11

If different users are using the different applications, then from a user's perspective, consistency across the applications is pointless. It's irrelevant to them. So, to the user, it doesn't matter. If the same users used both apps, then there may very well be reasons to introduce consistency, but even then, it'd depend on a lot of factors. From a ...


11

There is a misconception in the question in the idea that sugar would even be in a shaker at a restaurant table. The sugar you see on a table at a restaurant is not the type of sugar you'd ever see in a shaker. As other's have pointed out, confectioners sugar would be in a shaker, but there's no need for confectioners sugar at a table. You have granular ...


10

I think this is the logical order. Create | Edit | Delete And definitely keep the same throughout the application.


10

This is a bug with the Google UI, and not intentional. You were right to notice the distinction, but it shouldn't be used as any kind of example of good design. As of now (March 2015), Google is in the middle of a long process of migrating its apps and platforms to Material Design, and it will take a while before most apps are compliant. Material Design ...


9

Seems to me you need dropdowns like those below that open up on click not hover - with the down arrow acting as the affordance.


9

Consistency for the sake of consistency alone is ... silly. The navigation should match the content available, not conform to some arbitrary rules. People are well enough aware of how drop-down menus work at this point. If there is an arrow pointing down next to a navigation label, users will expect sub-menus. No arrows, no sub-menus. If there is a concern ...


9

I agree that for this design (Programmers.SE) there should be an outline on the check mark, as there is one on the up and down vote buttons. This would make it look more consistent as well as clear. Also, the check mark should have a less "polished" look to it, maybe more rough marker-like swish.


9

Users will notice. Interfaces that display the same information in different ways increases the cognitive load placed upon the user which makes the experience inefficient. download bmml source – Wireframes created with Balsamiq Mockups Allowing the user's eye to track vertically along a continuous line is a visual guide you provide which tells ...


8

The "Log In" form is where most people have come to expect to find it, and that makes the choice logical. They would have to have a good reason to put it anywhere else. The "Sign Up" form on the other hand is the focus of the page, and is laid out in a way that makes the most sense for that task. Once again a good choice. Consistency is a good thing, as ...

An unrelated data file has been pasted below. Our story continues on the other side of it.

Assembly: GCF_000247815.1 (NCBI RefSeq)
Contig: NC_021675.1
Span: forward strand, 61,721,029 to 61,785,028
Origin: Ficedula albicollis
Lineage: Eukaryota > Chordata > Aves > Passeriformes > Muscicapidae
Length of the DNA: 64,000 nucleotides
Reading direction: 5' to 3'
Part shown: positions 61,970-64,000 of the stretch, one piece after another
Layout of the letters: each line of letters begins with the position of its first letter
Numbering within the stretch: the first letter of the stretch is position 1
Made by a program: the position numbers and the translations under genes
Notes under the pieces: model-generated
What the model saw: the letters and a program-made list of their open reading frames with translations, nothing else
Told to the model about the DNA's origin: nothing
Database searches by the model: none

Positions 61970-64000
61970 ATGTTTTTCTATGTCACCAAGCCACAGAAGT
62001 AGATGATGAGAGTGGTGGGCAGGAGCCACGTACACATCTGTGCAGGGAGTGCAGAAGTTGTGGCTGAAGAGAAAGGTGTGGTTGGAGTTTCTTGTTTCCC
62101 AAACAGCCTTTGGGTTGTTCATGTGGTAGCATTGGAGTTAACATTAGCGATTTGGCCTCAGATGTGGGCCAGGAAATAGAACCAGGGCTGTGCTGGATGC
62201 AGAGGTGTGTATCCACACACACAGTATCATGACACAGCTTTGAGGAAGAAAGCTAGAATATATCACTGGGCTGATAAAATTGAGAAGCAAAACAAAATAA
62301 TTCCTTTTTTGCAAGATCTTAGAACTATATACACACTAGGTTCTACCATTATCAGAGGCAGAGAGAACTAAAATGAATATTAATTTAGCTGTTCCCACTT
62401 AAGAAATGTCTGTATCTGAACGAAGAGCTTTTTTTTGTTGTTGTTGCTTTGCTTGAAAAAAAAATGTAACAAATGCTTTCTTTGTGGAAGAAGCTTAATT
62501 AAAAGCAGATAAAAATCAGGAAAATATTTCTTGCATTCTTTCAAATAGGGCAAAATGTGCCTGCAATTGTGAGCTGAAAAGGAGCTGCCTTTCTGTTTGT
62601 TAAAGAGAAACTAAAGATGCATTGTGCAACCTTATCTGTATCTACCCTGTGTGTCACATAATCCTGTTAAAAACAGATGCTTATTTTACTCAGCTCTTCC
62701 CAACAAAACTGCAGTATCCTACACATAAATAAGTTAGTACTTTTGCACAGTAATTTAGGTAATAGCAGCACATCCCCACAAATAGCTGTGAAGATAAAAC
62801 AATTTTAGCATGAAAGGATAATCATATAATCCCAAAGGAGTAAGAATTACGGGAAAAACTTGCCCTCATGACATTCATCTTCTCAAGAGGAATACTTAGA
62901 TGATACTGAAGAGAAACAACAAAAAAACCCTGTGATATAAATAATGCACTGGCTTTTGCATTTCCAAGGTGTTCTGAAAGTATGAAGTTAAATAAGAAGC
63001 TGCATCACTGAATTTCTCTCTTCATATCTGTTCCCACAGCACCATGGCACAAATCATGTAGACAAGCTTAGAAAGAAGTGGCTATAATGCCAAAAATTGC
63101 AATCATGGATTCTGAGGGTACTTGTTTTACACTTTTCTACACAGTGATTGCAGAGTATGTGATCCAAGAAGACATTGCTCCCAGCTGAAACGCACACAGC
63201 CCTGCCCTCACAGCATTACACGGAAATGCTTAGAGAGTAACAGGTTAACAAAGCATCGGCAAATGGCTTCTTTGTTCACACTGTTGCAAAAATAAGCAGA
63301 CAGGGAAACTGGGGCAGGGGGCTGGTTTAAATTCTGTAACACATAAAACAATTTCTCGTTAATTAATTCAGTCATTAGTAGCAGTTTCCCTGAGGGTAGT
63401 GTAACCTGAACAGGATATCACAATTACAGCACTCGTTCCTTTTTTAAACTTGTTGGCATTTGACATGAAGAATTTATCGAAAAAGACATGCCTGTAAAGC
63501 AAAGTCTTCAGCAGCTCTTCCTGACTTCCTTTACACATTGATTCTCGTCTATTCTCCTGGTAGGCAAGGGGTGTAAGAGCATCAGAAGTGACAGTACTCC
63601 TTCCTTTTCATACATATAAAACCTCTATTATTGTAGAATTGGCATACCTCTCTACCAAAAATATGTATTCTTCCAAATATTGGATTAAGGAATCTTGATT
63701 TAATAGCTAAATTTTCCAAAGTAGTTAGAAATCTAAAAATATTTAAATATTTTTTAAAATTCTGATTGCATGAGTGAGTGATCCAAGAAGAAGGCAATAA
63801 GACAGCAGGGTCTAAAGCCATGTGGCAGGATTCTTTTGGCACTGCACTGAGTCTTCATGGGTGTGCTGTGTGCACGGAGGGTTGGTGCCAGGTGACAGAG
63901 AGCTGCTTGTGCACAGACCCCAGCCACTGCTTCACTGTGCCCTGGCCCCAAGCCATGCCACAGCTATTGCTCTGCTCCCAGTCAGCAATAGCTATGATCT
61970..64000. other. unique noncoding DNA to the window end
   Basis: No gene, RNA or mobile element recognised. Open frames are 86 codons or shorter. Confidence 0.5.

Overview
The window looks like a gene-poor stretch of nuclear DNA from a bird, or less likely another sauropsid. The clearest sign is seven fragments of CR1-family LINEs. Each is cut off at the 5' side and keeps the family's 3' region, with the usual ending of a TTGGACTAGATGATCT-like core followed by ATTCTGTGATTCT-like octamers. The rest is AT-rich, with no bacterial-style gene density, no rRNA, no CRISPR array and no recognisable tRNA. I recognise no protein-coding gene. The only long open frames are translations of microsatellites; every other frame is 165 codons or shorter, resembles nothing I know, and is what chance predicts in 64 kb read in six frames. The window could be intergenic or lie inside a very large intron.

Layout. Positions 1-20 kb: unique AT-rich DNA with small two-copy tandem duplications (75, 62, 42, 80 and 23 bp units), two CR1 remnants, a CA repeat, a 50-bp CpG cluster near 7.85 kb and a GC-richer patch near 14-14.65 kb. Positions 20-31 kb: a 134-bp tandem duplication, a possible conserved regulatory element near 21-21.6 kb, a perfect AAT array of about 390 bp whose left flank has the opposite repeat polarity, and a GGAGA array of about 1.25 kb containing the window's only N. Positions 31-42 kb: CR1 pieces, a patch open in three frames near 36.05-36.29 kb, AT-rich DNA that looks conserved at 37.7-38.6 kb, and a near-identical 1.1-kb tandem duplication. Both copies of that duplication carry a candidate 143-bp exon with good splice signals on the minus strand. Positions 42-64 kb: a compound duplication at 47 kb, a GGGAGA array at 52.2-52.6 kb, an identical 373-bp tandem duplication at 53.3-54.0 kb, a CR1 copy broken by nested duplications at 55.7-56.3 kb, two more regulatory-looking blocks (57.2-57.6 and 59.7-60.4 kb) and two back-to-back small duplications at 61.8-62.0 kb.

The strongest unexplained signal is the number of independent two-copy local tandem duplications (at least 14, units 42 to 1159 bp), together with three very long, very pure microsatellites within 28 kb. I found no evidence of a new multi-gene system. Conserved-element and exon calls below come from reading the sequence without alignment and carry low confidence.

8

The size (length) of a field is a matter of usability in that it can provide a valuable affordance to the user. Take the following example: download bmml source – Wireframes created with Balsamiq Mockups Even without labels you can probably guess what the fields are: download bmml source Obligatory Wroblewsky quote (The above example ...


8

Yes, if there is a good reason to have two different style forms. Remember that you should break any UX guideline when you have a good reason to. Consistency is one of those, but it is one that you should look at carefully before breaking it. The biggest test is going to be whether users find it odd or problematic. Make your decision primarily from what ...


8

Yes, different countries have different definitions for that floor. In the UK the 'street' level floor is called 'Ground Floor', whereas in the US they simply call it '1st floor'. So it depends on whether it's a British lift or an American elevator. See more and even more. There are similar differences with many other words. One billion (historically at ...


7

Somewhere near the end of the thesis they reference a paper from 2004 which discusses this very subject. A comparison of static, adaptive, and adaptable menus. abstract Software applications continue to grow in terms of the number of features they offer, making personalization increasingly important. Research has shown that most users prefer the ...


7

I think you have to consider two things: Learnability does work in certain cases. Good article on this subject: When is learnability more important than usability? This site is for web professionals and not for average users


7

I don't recall a common name for the rule, but I found two definitions of the situation that you're trying to prevent: In software, when words have several meanings, this is called overloading. Your rule would be 'avoid overloading names/words'. Ambiguity is a more general term for the same thing. So the rule could be 'use unambiguous names /words/terms' ...